By Clare Mullen

Sometimes good people leave... and thats ok!

I recently saw a LinkedIn post containing the sentence I’ve seen a million times over. “People leave bosses, not companies.” Or whatever variant of that is currently circulating. It’s posted time and time again, usually followed by comments congratulating the poster on their insight.

But it’s not a new comment, and it’s also not entirely true. Sometimes people do leave companies. And you know what? That’s ok! It is, it really is.

The days of collecting your gold carriage clock, having retired from the company you joined at 17, are gone. The assumed career-ladder tick-box route through the business is no longer relevant. Good people will sometimes leave your business. And if handled well, that can be great: great for them, great for you, and great for your future as a leader.

Here's why. A COO once said to me ‘We never talk about what people want to do when they leave.’ At the time, the very idea of talking about departure was alien. We’re British; we don’t have awkward conversations. But his words stuck with me. Now, every first-stage interview I conduct will address that topic: what do you want to do when you leave us?

Either the candidate will tell me exactly what their plans are, or they’ll sit for a moment in stunned silence before I explain that honestly, it’s ok to discuss.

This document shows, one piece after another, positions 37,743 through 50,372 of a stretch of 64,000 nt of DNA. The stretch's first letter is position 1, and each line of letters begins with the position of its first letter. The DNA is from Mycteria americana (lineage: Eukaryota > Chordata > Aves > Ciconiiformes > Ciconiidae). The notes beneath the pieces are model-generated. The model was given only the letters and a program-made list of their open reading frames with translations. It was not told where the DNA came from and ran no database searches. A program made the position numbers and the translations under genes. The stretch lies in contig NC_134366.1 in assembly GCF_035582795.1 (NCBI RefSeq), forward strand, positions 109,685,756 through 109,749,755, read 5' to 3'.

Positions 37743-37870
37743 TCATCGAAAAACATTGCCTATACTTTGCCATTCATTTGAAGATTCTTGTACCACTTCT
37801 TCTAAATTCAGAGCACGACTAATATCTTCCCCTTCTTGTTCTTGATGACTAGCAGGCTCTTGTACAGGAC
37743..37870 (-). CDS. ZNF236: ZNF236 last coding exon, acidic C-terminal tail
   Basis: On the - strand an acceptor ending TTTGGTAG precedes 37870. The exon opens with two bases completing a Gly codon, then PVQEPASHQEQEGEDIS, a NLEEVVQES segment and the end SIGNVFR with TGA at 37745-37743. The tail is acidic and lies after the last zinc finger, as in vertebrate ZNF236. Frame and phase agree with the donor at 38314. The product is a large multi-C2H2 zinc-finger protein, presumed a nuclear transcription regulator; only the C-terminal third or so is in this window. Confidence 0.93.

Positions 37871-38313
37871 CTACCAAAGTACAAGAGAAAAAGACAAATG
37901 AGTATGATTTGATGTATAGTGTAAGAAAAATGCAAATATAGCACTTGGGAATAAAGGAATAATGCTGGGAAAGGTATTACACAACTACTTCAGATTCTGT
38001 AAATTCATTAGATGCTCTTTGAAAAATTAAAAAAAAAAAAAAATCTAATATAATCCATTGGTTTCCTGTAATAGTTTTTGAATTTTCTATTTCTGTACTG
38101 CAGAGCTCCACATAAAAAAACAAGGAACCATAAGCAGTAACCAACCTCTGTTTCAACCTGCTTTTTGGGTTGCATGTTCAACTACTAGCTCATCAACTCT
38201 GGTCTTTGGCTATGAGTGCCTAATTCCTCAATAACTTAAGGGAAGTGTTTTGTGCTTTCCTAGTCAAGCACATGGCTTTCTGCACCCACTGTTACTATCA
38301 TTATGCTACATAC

Not once has a candidate told me that their goal is to stay with the firm until they get their carriage clock.

By addressing your employee's future goals from day one, you can make sure you create a learning and development plan that gets them there. If their goals are a complete side-step from the role you’re hiring for, then you get to dig deeper into their motivations for applying (and potentially screen out those who don’t have real interest in the role).

Being an openminded employer will also get you closer to your employees – and thus make you much more likely to get a heads-up on their eventual departure, giving you a far greater lead time in backfilling.

Sometimes, the employee will simply come to the end of their journey with you. It’s not always about salary. They may want to experience a different environment, a new product, a new technical challenge, new industry...whatever! It doesn't mean you were a bad boss. It just means it’s time to move on. If the exit experience is a positive one you are more likely to have an ambassador on the outside, and that is invaluable – someone out there flying your flag, recommending you as a place to work, referring hires to you. You can’t get that for free anywhere.

Don’t get me wrong: if you are a bad leader, no-one will stick around, no matter the salary or size of the ping pong table. But sometimes people simply leave because it’s the right time. And that’s ok too.

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